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In The News

Saltworks project revise to tackle port concerns
DMB still planning up to 12,000 units at site; city soon to launch impact study

Daily News, 8/26/11

Plans for a huge mixed-use development on the Cargill Salt property in Redwood City are being revised, but the Arizona company behind the project doesn’t intend to slash the number of proposed housing units.

DMB Associates is still aiming to build 8,000 to 12,000 units, company spokesman Michael Henderson told The Daily News. Schools, parks, offices and tidal-marsh restoration remain part of the so-called Saltworks project, too.

But plans for the proposed 1,436-acre development will be tweaked to address early concerns about potential conflicts with the adjacent Port of Redwood City and overcrowding in local schools. A high school will be added and commercial buildings moved away from the busy seaport, Henderson said.

The revisions come as Redwood City prepares to launch a state-mandated study of the project’s environmental impacts. On Aug. 19, the city released a report summarizing nearly 900 pages of comments it received over a six month period spent determining what the study should cover.

“We have taken what we heard from the scoping sessions, what the city heard from the scoping sessions and the ongoing conversation,” Henderson said. “That will result in a revision to the (project) application, which probably will be filed before the year end.”

Some commenters expressed worries that the inhabitants of the new development might come to eventually oppose the industrial operations at the port, located across Seaport Boulevard from the Cargill property.

“The port is concerned that we have incompatible uses, a legitimate concern,” Henderson said.

The revised plans will likely include a “buffer zone” of open space along the boulevard that would push the Saltworks project’s commercial buildings farther away from the port. Trees would be planted in the space to help block the lights and noise of the port.

The port’s executive director, Michael Giari, said other ports have seen conflicts arise with the encroachment of new development. He supports the idea of putting space and landscaping between the port and the project.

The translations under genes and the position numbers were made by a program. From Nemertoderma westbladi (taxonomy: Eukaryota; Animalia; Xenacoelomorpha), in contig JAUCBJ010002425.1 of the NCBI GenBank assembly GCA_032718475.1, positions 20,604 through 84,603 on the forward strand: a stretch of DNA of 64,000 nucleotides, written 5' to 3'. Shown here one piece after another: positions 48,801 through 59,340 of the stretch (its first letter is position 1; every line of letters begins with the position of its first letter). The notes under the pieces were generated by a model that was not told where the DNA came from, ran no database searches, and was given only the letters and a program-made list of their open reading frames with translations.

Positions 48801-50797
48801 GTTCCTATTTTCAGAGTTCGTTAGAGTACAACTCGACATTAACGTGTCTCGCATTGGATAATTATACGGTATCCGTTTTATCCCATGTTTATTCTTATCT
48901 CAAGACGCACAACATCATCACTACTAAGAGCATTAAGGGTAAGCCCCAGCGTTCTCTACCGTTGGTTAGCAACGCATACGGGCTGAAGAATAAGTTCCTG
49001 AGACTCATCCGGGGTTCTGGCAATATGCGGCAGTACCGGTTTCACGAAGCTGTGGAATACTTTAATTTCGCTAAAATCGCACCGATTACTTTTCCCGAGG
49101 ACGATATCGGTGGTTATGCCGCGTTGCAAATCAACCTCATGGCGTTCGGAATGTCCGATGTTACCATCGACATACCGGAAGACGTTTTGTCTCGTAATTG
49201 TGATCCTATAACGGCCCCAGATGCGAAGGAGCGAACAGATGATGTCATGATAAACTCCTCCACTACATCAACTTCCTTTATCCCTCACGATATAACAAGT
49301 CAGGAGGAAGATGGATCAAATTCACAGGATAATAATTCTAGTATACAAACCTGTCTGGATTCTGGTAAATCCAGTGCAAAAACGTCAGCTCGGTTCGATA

“As to what kind of alternatives will minimize the incompatibility, we’ll have to see the details,” Giari said.

On the western edge of the Cargill property, a proposed complex of more than 15 sports fields also might be carved up.

“What we heard was having it all out together might not be good because of traffic congestion,” Henderson said.

The revised plans will be subject to a second round of scoping meetings, according to Blake Lyon, the senior Redwood City planner overseeing the Saltworks proposal. The forthcoming environmental study, which Henderson estimated will take 18 to 24 months, will delve into the traffic and wildlife impacts, whether the project can withstand expected flooding and sea- level rise, and the feasibility of providing water for tens of thousands of new residents.

Earlier this week, officials with two prominent Bay Area water districts told the Bay Area News Group they are opposed to facilitating a complex water transfer DMB has in mind involving water rights the company purchased near Bakersfield.

David Lewis, executive director of Save the Bay, a group that has long opposed the Saltworks development, said there is no amount of tweaking that will make the project acceptable from an environmental standpoint.

“The hurdles have always been high,” Lewis said. “It’s the wrong site for the project.”


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